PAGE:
Versatile pasta comes in all shapes and sizes. It is a reliable standby for quick workday meals but can also be transformed into formal dinner party delights.
The shapes are for a reason. It takes less sauce to cover pasta formed into parcels than it does to cover the same amount of pasta that has been rolled out and cut into strips. Ribbed or shaped pastas hold more sauce than smooth ones and chunky sauces need the ribbed pasta to trap the sauce as it travels from plate to mouth. Tubes are best served with smoother sauces.
Dried pasta is generally made from hard durum wheat flour which gives it a firmer texture — it won't go soft if slightly overcooked — although if seriously overcooked it will become flabby. Pasta should be cooked until it is ‘al dente’ — still a little firm when you bite it.
Pasta machines are now relatively cheap and readily available. It’s fun to make your own pasta and it doesn’t take much practice to become an expert. I like making my own because I can make it as thin or as thick as I like. For lasagne or cannelloni I like pasta a little thicker and for ravioli or tortellini slightly thinner.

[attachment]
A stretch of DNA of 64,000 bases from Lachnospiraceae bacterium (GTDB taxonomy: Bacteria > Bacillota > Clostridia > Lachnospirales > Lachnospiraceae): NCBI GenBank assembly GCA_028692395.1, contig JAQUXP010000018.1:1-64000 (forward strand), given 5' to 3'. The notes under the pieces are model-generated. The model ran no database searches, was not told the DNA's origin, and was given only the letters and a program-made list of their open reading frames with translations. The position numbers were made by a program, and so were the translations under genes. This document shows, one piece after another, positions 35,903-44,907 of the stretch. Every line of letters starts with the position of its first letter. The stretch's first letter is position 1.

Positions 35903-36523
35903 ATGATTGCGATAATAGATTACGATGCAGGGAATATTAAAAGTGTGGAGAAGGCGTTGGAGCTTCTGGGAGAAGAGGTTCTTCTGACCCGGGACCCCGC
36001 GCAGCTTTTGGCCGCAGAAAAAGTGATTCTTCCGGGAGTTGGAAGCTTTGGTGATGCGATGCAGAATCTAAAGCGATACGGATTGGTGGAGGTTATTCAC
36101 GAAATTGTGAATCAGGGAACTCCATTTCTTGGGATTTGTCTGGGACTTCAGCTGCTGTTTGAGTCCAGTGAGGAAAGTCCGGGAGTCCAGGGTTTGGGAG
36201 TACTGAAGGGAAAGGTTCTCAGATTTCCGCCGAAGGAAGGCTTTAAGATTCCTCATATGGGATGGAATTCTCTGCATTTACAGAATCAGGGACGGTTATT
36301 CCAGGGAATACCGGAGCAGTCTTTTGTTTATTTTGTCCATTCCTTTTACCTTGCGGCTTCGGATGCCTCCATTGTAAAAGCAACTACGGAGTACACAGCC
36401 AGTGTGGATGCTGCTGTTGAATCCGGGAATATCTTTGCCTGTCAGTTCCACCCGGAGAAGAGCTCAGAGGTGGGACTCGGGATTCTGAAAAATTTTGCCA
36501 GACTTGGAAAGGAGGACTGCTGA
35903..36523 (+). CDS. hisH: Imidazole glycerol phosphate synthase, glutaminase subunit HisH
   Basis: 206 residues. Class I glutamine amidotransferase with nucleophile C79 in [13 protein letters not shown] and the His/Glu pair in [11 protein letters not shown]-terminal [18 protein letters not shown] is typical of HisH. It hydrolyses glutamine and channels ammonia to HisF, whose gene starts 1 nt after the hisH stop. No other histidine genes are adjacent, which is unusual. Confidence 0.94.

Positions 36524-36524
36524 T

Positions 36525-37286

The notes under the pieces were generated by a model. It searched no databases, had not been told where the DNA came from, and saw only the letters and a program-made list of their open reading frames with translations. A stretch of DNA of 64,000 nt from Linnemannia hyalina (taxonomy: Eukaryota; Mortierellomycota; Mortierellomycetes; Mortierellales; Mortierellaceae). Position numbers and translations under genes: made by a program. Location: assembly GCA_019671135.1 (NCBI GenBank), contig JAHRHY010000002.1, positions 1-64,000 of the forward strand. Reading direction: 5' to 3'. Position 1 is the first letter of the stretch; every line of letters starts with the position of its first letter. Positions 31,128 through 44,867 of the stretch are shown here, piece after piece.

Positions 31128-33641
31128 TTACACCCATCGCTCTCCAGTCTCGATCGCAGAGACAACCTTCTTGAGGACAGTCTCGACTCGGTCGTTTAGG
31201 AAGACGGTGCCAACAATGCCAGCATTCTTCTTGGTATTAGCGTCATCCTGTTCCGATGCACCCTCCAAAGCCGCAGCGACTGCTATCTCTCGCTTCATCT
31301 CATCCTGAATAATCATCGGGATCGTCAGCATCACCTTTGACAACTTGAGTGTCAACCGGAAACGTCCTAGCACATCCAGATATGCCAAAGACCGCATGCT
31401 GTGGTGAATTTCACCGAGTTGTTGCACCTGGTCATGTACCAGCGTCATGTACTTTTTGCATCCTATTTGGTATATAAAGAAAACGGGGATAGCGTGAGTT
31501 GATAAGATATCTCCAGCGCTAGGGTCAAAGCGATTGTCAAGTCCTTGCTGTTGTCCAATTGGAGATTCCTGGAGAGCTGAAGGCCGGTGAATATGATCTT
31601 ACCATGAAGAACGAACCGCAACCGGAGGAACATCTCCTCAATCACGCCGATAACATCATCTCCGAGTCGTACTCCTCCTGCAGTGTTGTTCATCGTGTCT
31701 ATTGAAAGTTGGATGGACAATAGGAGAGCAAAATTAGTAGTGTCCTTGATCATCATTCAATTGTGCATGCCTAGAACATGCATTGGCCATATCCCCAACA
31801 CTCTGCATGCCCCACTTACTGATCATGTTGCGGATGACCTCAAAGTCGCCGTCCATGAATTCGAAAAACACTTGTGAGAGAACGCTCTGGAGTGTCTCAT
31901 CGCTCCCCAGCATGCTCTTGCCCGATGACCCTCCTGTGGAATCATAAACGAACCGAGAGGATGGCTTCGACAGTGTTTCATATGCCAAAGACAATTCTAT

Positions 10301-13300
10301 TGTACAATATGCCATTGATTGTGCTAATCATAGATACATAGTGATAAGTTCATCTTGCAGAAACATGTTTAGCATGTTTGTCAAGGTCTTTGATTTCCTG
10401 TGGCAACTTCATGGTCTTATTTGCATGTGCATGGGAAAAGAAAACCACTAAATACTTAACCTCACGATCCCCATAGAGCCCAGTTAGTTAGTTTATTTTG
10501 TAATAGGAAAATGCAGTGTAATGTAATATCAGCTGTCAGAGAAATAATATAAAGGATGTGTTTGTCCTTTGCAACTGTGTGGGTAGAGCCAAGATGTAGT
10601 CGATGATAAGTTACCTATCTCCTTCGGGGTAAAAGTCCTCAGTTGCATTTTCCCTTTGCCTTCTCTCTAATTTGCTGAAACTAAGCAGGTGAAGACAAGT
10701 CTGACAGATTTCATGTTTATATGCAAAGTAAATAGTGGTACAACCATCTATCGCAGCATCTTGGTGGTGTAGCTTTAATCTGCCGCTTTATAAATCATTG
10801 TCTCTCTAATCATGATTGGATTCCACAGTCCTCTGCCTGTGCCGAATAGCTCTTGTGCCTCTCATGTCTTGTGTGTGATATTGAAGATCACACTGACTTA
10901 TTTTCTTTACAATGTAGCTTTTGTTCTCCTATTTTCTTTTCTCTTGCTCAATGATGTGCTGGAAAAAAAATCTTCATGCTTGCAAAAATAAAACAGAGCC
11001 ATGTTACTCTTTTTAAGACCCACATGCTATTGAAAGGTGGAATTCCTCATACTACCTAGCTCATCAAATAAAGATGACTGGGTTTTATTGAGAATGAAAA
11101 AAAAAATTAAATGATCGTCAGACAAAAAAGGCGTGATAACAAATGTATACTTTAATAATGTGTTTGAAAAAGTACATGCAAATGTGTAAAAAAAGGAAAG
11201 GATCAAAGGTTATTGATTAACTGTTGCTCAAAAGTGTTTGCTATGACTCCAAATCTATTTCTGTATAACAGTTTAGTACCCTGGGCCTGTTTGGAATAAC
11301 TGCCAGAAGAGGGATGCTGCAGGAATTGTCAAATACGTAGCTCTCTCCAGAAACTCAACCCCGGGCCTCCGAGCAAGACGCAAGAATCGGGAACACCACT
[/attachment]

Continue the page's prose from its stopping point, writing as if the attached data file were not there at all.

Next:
High-grade flour plus eggs are mixed until a stiff dough forms. It is kneaded for three to four minutes then rolled out thinly using a pasta machine or by hand.
Based on a recipe developed for World Vegan Day on 1 November by Gerard O’Keefe, the Heritage Auckland’s exec chef. Gerard makes his own pasta using 1 cup roasted pumpkin purée and 3 cups of high grade flour. You can use commercially-prepared pasta sheets but choose thin sheets or roll out thinly. Get the recipe
This is one of my favourite quick meals. Broccoli florets can preplace the asparagus. Orecchiette is a distinctive Puglian pasta roughly shaped like small ears — hence the name. Get the recipe
The cannelloni can be filled then covered and refrigerated for several hours before being topped with the sauce and baked. Do not overcook or the sauce will evaporate. Get the recipe